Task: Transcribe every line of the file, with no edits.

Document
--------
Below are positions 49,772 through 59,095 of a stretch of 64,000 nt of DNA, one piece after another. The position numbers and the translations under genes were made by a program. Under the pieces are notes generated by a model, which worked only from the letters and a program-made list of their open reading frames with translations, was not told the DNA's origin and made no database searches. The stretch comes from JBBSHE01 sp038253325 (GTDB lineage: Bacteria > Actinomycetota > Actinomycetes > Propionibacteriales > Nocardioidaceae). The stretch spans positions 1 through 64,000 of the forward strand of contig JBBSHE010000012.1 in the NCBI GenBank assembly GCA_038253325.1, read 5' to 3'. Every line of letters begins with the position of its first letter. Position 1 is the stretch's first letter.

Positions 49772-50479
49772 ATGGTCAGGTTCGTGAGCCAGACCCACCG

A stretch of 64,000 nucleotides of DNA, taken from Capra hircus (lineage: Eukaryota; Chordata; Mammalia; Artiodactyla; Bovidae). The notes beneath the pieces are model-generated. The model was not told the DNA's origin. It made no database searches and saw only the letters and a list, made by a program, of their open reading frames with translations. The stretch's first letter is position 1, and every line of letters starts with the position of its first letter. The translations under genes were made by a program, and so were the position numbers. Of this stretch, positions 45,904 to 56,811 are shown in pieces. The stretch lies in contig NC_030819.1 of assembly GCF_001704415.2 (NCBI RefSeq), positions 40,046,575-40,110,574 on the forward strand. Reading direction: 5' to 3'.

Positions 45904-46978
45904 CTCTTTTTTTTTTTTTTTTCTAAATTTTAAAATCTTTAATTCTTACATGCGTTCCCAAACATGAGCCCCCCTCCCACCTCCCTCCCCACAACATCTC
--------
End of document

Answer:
Below are positions 49,772 through 59,095 of a stretch of 64,000 nt of DNA, one piece after another. The position numbers and the translations under genes were made by a program. Under the pieces are notes generated by a model, which worked only from the letters and a program-made list of their open reading frames with translations, was not told the DNA's origin and made no database searches. The stretch comes from JBBSHE01 sp038253325 (GTDB lineage: Bacteria > Actinomycetota > Actinomycetes > Propionibacteriales > Nocardioidaceae). The stretch spans positions 1 through 64,000 of the forward strand of contig JBBSHE010000012.1 in the NCBI GenBank assembly GCA_038253325.1, read 5' to 3'. Every line of letters begins with the position of its first letter. Position 1 is the stretch's first letter.

Positions 49772-50479
49772 ATGGTCAGGTTCGTGAGCCAGACCCACCG

A stretch of 64,000 nucleotides of DNA, taken from Capra hircus (lineage: Eukaryota; Chordata; Mammalia; Artiodactyla; Bovidae). The notes beneath the pieces are model-generated. The model was not told the DNA's origin. It made no database searches and saw only the letters and a list, made by a program, of their open reading frames with translations. The stretch's first letter is position 1, and every line of letters starts with the position of its first letter. The translations under genes were made by a program, and so were the position numbers. Of this stretch, positions 45,904 to 56,811 are shown in pieces. The stretch lies in contig NC_030819.1 of assembly GCF_001704415.2 (NCBI RefSeq), positions 40,046,575-40,110,574 on the forward strand. Reading direction: 5' to 3'.

Positions 45904-46978
45904 CTCTTTTTTTTTTTTTTTTCTAAATTTTAAAATCTTTAATTCTTACATGCGTTCCCAAACATGAGCCCCCCTCCCACCTCCCTCCCCACAACATCTC